Furthermore, many telemarketers used automated dialing technology to make calls that delivered prerecorded messages (commonly referred to as “robocalls”), which allowed violators to make very high volumes of illegal calls without significant expense.
The net effect of these technological developments was that individuals and companies who did not care about complying with the Registry or other telemarketing laws were able to make more illegal telemarketing calls cheaply and in a manner that made it difficult for the FTC and other law enforcement agencies to find them.
As a result, consumer complaints about illegal calls—especially robocalls— increased significantly. In the fourth quarter of 2009, the FTC received approximately 63,000 complaints about illegal robocalls each month. That number has more than quintupled—in 2017, the FTC received an average of more than 375,000 robocall complaints per month. In the year since August 1, 2016, the Federal Communications Commission, which also regulates telemarketing and robocalls, received nearly 185,000 complaints about calls that consumers did not want. 
Roger wasn’t about to take this lying down, so he struck out on the high seas with a goal of beating these telemarketing bandits at their own game.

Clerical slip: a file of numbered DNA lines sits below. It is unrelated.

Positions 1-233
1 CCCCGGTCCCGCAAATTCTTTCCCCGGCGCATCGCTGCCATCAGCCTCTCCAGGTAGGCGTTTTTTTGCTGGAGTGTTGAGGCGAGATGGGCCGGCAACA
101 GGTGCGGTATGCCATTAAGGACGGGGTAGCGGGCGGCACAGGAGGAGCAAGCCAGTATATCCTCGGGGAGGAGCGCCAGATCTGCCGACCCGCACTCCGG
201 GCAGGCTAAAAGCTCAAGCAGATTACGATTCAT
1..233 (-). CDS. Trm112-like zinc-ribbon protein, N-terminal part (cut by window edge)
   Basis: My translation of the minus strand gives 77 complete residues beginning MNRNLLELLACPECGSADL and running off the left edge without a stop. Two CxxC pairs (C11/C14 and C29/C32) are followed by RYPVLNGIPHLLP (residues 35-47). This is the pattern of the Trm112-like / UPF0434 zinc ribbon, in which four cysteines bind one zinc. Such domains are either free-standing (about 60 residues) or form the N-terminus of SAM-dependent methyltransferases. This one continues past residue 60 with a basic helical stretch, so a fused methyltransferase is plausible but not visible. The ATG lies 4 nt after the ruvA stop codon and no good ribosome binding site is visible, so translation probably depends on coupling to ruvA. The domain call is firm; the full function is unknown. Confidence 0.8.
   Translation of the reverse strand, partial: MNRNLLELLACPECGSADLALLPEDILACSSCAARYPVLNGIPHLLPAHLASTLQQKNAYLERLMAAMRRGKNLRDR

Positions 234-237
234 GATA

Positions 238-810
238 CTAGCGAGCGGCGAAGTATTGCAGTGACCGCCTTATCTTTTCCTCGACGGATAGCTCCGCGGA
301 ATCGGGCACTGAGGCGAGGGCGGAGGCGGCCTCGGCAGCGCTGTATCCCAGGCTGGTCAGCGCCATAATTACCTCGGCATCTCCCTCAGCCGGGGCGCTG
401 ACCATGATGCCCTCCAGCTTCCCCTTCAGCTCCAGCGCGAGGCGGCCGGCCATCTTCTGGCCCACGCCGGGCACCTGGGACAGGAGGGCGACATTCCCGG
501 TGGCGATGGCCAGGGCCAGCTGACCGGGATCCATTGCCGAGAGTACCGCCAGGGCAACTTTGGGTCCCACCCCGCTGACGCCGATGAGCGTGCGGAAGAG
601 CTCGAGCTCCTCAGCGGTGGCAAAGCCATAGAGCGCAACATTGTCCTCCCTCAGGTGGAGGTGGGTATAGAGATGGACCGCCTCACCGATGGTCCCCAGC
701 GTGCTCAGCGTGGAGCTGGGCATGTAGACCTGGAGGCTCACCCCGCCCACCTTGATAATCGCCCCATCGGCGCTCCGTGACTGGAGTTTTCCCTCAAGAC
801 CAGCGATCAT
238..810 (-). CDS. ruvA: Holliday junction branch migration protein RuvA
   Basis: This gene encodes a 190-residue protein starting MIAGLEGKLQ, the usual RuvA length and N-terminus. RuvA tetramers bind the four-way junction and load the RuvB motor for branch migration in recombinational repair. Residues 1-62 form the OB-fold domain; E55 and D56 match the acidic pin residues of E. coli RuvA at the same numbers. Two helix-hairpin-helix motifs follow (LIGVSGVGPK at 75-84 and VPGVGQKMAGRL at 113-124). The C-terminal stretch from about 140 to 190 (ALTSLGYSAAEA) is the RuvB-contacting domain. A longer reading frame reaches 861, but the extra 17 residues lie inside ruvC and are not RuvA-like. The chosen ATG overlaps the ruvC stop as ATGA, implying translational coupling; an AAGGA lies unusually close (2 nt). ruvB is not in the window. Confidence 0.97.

With the addition of some voice recognition software, a little creative writing, and some trial and error, Roger was able to create recordings that could be fed to a live caller, giving them enough information to believe they were speaking to a human being, even if the answers to their questions were often nonsensical. This would not only keep them on the phone, it resulted in some fairly comical responses.
“I’m not a particularly funny guy, so pranking these telemarketers wasn’t my goal,” says Roger. “But I would record these calls and often the responses were very funny.“
In February of 2016, Roger decided to post his first video, of one of his early robots interacting with a live telemarketer. He was able to keep her on the phone for over 10 minutes. In fact, Roger says that eventually the robot ran out of things to say and just hung up. You can listen here: